Monday, November 30, 2020

Decor experts prepare houses for real estate market

Daily Inter Lake | June 28, 2020 1:00 AM

Real estate is one local industry that has stayed strong amid the COVID-19 pandemic, so it seemed like no better time for Jamie Wenzel and Kim Rose to debut their new business.

The décor gurus recently launched Hydrangea Home Staging out of Bigfork, a specialty service that helps sellers better prepare their homes to catch the eyes of potential buyers.

“Home Staging is a custom way to market a home to sell so that it appeals to the widest range of buyers,” Wenzel explained.

The approach uses psychological insight, artistic touches and special training to set up each home to attract a buyer at a competitive price.

Wenzel and Rose focus on minute details like furniture arrangement and updated décor to spruce up spaces. Their expert eyes and tiny touches often mean the difference in quite a few dollars — and days on the market — for their clients’ homes.

“The specific placement of furniture, décor, accessories and color helps accentuate the positive aspects of the home’s architectural features, while downplaying any negatives,” Wenzel said.

Their services include occupied home staging, which utilizes a homeowner’s décor to strategically display a property; staging consultations, which educate homeowners about ways to make their homes stand out, including an 8-to-10-page staging report with information about preparing for a showing; vacation rental refreshes, which update vacation rentals to create “a stylish and comfortable space that their guests will want to return to time and time again”; as well as packing and decluttering services.

“Home staging is a custom way to draw in more buyers and ultimately more offers,” said Wenzel. This approach “gives home sellers an immediate advantage over other homes on the market,” according to Wenzel.

To their knowledge, Hydrangea Home Staging is the only business of its kind in the valley. It seemed like a natural fit for the business’ founders given their backgrounds and the increasing popularity of real estate in the region. “Browsing the real estate photos, I realized that although home staging may be new to our area, it could be a very beneficial way to partner with Realtors and homeowners to increase a home’s marketability,” Wenzel recalled.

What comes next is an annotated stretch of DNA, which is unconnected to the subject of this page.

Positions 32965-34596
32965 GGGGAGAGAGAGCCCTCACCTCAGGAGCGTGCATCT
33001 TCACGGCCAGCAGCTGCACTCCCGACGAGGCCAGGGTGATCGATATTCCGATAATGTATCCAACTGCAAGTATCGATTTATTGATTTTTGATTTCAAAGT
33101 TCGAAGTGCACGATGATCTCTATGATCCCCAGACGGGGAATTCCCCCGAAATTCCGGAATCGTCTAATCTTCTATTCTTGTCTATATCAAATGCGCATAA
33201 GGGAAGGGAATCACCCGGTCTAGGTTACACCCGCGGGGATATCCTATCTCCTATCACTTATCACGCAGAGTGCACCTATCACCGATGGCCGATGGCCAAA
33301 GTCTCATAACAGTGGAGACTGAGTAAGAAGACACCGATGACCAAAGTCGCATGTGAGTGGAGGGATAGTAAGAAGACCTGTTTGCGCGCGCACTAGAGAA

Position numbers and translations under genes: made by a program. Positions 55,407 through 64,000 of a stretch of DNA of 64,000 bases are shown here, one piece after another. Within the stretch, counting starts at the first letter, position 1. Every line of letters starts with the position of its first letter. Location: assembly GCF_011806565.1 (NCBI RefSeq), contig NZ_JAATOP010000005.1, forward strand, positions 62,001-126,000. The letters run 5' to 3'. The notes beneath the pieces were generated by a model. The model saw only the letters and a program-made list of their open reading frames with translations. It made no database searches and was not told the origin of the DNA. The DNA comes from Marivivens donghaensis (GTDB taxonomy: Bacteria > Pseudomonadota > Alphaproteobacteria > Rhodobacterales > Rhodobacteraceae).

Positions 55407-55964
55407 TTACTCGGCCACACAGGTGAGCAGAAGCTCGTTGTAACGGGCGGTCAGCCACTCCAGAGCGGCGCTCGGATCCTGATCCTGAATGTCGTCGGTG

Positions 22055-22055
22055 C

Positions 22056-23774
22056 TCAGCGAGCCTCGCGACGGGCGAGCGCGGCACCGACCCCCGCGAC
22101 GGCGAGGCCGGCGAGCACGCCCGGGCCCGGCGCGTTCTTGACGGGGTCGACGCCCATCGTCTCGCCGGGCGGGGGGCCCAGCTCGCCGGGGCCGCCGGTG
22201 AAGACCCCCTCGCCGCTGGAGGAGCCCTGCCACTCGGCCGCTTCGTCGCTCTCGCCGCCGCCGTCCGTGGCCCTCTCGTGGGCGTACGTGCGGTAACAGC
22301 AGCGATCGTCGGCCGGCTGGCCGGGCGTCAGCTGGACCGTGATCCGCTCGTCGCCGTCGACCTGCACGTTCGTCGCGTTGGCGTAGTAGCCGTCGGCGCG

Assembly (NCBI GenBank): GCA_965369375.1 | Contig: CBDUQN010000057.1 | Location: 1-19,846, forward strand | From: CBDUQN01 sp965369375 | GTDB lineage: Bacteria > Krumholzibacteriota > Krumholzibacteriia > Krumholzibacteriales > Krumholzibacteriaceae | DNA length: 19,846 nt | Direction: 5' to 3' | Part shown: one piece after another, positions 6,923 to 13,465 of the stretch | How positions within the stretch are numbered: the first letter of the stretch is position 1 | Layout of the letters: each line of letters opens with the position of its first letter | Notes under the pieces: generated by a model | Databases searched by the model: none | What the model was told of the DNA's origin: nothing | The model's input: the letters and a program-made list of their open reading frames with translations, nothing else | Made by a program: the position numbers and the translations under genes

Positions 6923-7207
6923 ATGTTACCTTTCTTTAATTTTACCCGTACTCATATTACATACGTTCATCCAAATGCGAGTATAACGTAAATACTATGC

“I’ve always been interested in psychology and decorating/design,” Wenzel said. “I look at real estate listings constantly for fun and I staged my own homes to sell without realizing what it was called.”

Wenzel eventually transformed these interests into professional skills by earning a Bachelor of Arts degree in psychology and certification as an Expert Psychological Stager in affiliation with the Real Estate Staging Association. To become certified, she underwent “highly-specific training in furniture placement, décor, paint colors and accessories.”

Through this preparation, Wenzel learned “home staging is selling a lifestyle to a buyer, with specific psychological reasons for each design decision.”

Partner Kim Rose brings to the venture her artistic expertise and more than 20 years of experience in business administration and marketing. Rose, along with her artist husband John, is the co-owner of RoseworksMT, a hand-crafted copper jewelry and ornament company.

Wenzel said Rose “naturally has an eye for design and symmetry” and her attention to detail helps with photo styling.

“Ninety percent of homebuyers look at photos of homes on the internet first, and if they are not drawn in, the home won’t make it onto their ‘must see’ list,” Wenzel explained.

The pair met while volunteering at Threads — a volunteer program founded by Rose that provides free clothing to Bigfork middle and high school students experiencing homelessness or living around the poverty line. This past spring, they decided to combine their capabilities this spring to launch Hydrangea Home Staging.

They work with Realtors, homeowners and vacation rental owners to provide custom upgrades in marketability for each property. Small adjustments such as removing smaller pieces of furniture, replacing dark curtains with lighter ones and purging half of the items in all closets can help give the appearance of more space and a “bright, uncluttered place to live.”

And Wenzel said they are already seeing the fruits of their labors: “The last home I sold received an offer in one day for full asking price,” Wenzel said.

“Staged homes typically sell for more money and in less time than unstaged homes,” Wenzel said.

For more information, visit or email

Reporter Bret Anne Serbin may be reached at (406)-758-4459 or


Kim Rose (left) and Jamie Wenzel (right) work on the digital components of home staging.